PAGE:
Left Side & Bottom Of Camera
Over on the left side of the camera we have a door that opens up that allows us to plug in a microphone or a remote. Fuji makes their own microphone with a 2.5 millimeter jack which is a little bit smaller than the standard. It comes with an adapter, and so if you want to use standard microphones, you'll probably need an adapter jack either from Fuji or somebody else. You can also stick in a remote shutter release. And there are generic remotes you can buy them from other manufacturers like Canon or as I said generic ones out there that will work. It's a very common style remote system. The Micro-HDMI is how you can plug in to a TV if you wanted to see images from the camera on a monitor system. And then we have a micro USB if you were going to be exporting images from your camera through a cable to your computer, and this is also where Fuji's own electronic cable release hooks up. Theirs is little bit fancier than their standard remote system called the RR90 and that will be really go...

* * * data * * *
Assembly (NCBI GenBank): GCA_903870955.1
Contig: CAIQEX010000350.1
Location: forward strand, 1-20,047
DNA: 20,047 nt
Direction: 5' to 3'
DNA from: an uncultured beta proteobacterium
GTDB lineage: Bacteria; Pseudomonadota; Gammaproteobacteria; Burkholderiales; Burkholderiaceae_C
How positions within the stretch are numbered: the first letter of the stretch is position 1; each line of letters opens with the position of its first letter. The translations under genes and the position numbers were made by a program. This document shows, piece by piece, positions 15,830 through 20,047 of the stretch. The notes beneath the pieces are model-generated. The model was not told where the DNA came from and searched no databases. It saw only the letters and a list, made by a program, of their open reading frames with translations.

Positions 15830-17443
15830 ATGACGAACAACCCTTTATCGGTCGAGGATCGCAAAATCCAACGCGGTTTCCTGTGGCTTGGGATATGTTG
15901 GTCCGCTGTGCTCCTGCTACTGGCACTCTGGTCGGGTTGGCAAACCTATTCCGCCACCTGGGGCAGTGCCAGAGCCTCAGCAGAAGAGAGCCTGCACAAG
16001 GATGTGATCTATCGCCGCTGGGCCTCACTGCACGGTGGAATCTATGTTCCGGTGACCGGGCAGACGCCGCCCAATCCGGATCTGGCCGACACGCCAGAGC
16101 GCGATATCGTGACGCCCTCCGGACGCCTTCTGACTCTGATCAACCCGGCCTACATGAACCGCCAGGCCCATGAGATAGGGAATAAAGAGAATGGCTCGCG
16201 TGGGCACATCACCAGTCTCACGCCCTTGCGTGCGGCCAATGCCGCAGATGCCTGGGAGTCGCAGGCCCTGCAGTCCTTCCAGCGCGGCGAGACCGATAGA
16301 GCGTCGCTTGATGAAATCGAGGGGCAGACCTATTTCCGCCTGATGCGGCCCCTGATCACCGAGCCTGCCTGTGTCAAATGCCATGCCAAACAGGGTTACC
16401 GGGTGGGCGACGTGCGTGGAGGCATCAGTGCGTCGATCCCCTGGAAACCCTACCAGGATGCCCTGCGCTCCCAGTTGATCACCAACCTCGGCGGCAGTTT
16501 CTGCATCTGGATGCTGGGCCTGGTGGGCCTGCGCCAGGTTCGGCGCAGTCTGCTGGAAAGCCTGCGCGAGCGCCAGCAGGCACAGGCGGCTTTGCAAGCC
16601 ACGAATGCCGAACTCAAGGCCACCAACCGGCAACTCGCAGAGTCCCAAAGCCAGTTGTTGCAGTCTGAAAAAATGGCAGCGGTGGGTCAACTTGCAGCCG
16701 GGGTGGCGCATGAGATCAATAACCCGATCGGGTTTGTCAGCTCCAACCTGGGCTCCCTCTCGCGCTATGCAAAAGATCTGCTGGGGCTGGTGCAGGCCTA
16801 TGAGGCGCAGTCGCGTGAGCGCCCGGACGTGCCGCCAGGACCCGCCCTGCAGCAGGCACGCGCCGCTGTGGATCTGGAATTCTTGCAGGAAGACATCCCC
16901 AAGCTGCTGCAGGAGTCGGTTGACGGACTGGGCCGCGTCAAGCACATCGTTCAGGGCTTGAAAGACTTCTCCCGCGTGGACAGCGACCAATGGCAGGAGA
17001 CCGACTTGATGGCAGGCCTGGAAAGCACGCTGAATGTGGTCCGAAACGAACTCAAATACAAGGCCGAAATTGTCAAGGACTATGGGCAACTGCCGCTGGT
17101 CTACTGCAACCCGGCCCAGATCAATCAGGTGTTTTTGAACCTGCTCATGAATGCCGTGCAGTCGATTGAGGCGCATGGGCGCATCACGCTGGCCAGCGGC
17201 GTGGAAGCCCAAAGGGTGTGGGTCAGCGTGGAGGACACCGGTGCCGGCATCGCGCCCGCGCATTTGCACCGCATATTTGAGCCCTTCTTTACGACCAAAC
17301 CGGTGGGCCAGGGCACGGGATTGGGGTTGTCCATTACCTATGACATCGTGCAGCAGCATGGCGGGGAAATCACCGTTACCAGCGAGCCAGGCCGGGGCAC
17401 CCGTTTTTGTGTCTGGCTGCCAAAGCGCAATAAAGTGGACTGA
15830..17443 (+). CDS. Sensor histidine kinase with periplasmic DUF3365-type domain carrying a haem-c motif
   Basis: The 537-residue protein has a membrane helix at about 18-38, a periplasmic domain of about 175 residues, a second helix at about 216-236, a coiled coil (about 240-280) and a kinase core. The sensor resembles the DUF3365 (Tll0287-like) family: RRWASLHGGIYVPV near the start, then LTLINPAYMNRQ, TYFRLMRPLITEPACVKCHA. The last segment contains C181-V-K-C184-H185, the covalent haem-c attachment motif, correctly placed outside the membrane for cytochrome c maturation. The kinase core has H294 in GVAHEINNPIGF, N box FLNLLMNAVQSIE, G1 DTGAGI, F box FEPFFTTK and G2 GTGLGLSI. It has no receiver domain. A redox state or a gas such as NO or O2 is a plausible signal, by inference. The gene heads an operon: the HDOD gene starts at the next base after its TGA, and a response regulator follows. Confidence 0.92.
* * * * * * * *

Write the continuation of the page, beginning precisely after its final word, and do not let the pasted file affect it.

od for anyone who likes to do night time or really long shutter speed work with their camera on a tripod. Looking into the bottom of the camera we have our standard tripod sockets. So it works with those common accessories there. Your serial number, you might want to jot that down for insurance purposes. And over on the side we have a little speaker. And so when you're playing your images back, that is where the sound is coming from. We have an alignment hole for the hand grip, and so if you find the camera just slips out of your hand a little too easily, you want a little bit more finger grip to hold on to. The hand grip from the original XT10 works on this camera, which is why they don't have a new XT20 version of this, is that it's got the same physical form factor as the XT20, and so if you like a little bit more grip, and I love this grip just because it makes the camera feel a little better in the hand, and it doesn't really bulk the size of the camera that much. We have a little card door if you want to hook up an AC adapter for continues power. This could be studio use or scientific purposes, it needs to have power all the time and it needs to have a cable running out of the camera and that's where it runs out of the battery door. We have our battery latch, of course, for getting access into our battery and memory card compartment, and so we have our standard batteries. One of the easiest batteries in the market to put in because it's got the little orange tab and it's got the little orange markings on the battery and so it's very easy to get things lined up. Now, Fuji has had a change in their batteries in the last year. The original ones had a square and the new ones have a circle, and the new ones are a little bit better at heat management. They are totally interchangeable between cameras and batteries and everything else, so chargers don't need to really worry about anything, but they just kind of wanted to indicate what are the newer ones that are a little bit better. If you do a lot of shooting at 4K with the video mode on your camera, you probably want to try to use the newer batteries more frequently that'll keep your camera from overheating. Cameras come with a charger and they have a little light on their letting you know that it's charged, it will blink if there is a problem. One of the things I don't like about the charging system is it comes with this really long cable, and I like a lot of the other chargers that are in the market that have little travel charges. It's just a little flip-plugs that come out. Well, two different options that you can get is, and these are not supplied, either a right-angle adapter or a duck-head adapter that a lot of people who use Apple are familiar with. And you can plug that into the travel charger and then you can just plug that charger directly into the wall outlet without bringing along a 4-foot long cord everywhere you go to charge your batteries. And so you can pick those up online at a variety of resellers for probably $3 to $5 apiece. Talking about the batteries, one need to know how much battery power you have left. Press the 'Display Back' button and notice the upper-right hand corner and that will give you a percentage of how much of your battery life is left on that particular battery. - Talking about memory cards, uses SD memory cards. There is a lock switch on the side which will prevent images from being read or written off that card. So watch out for that. The size of the card will be indicated by the SD, HC or XC option. Maximum speed will control how fast your camera records to the card, not really the most important thing in this particular camera. And if you shoot video, you may want to pay attention to the minimum speed of the card because they recommend a UHS speed class 3 or higher if you're going to be shooting those 4K videos because that's a lot of data for the cameras to be recording on a regular basis. You can download straight from the camera via cable to your computer but it's a relatively slow process. Most people who have been doing this for a while while end up with card readers. They're going to be a little bit faster and easier to work with and if your camera or your computer can actually take the card from your camera, then that's a good system as well. On your cards, it's highly recommended that you format your cards on a regular basis, and so once you've downloaded your images and you're ready to go out and shoot new photos. What I do as a regular practice is I format those cards, it cleans off all the old photos, the data directories, the empty ghost folders and so forth, and cleans that card up, ready to communicate with the camera going forward.